Techcitement Review: iPad, A Tale Of Betrayal

Reviewing a tablet as iconic as the iPad is a challenge no one wants to take on, especially not a recently converted Apple hater. Regardless, I will do my best to impartially and fairly review this beautiful and polarizing piece of hardware that screams Apple out of every orifice. Okay, so it may not be that easy to do.

The new iPad. Revolutionary or evolutionary? Many are split on this issue for various reasons. Upon first glance, the new iPad is incredibly similar to the iPad 2 and subsequently the original iPad. However, for me, this was extremely unsurprising as Apple has done this with every version of the iPhone. What was unexpected, however, are the minimal increases in weight and girth of this mother of a tablet. This newest version of the iPad has a 0.6mm (0.03 inch) increase in thickness and 51g (.11lb) increase in weight, which may  seem somewhat backwards for Apple’s typical drive for thinner and lighter. In practice, this hardly matters and this brings me to what really makes the new iPad revolutionary (or “Resolutionary”), the screen.

First Impressions, Look, and Feel
Sitting in a hotel room in Chicago at 8:30 AM on a monumental Friday, it was all I could do to stop from opening the magical box that contained my new toy. Upon opening the iPad, I turned it on and couldn’t look away — the screen, that magical 2048 x 1536 Retina display is the most gorgeous screen I’ve ever seen in my life. You can’t see pixels — I dare you to try. No matter how closely you look at the screen, everything remains clear and vivid, like print. It makes a 1080p HDTV look positively medieval. Other than the stellar resolution that makes reading articles and browsing the web an absolute dream, the color reproduction is fantastic. As opposed to the overt oversaturation of Samsung’s original SuperAMOLED displays, the new iPad reproduces vivid, realistic colors that make me want to use it for every activity in my life, especially reading.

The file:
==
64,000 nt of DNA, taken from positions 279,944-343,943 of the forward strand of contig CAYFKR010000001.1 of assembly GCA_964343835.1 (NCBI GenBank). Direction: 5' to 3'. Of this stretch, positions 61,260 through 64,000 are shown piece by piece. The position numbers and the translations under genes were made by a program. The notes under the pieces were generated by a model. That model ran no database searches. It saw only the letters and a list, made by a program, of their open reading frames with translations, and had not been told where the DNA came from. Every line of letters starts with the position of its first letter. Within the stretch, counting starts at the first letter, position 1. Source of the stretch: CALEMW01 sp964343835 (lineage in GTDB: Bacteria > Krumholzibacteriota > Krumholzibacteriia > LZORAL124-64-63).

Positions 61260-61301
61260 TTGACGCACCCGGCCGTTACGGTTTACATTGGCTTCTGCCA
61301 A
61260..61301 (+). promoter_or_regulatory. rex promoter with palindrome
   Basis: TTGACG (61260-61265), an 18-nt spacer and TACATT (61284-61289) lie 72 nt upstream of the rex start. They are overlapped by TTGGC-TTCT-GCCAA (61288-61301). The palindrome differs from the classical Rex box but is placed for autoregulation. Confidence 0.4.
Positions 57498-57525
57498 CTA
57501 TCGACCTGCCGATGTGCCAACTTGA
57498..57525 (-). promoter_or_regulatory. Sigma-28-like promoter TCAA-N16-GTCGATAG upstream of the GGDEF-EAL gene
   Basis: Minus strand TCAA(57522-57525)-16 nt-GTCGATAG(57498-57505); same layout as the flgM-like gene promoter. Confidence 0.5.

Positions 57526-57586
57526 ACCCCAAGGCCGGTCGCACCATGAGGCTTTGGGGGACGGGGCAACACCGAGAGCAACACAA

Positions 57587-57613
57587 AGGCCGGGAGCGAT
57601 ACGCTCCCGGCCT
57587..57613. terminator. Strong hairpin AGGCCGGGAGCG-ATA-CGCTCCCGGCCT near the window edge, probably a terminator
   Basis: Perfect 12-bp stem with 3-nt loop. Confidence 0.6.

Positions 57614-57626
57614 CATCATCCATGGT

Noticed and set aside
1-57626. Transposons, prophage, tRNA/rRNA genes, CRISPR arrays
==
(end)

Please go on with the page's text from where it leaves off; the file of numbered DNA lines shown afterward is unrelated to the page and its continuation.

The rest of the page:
Upon finally tearing my eyes away from the screen, a difficult task, I assure you, my hand felt the cold metallic back of the iPad. Behind the white expanse of the front lies beautiful aluminum, which feels oh so amazing to the touch, especially after not being in use. The whole package feels put together with the best quality materials, everything balanced and proportional in terms of weight.

Buying Apple, you know what you’re going to get in terms of ports. A standard 3.5 mm headphone jack and the classic Apple 35 pin dock connector are all there is, folks. No USB port, no SD card slot, no fancy microHDMI. On the other hand, Apple has the best third-party accessory ecosystem of any OEM, so you can easily grab a variety of accessories to allow you to do anything. On the right side, you have a switch that toggles either mute/sound or orientation lock, as well as the volume control. The left side is completely empty. Up top, you have the headphone jack and lock switch and alone on the bottom is the dock connector. As usual with Apple, buying their products means buying into the ecosystem and luckily, most, though not all, accessories from previous products are compatible.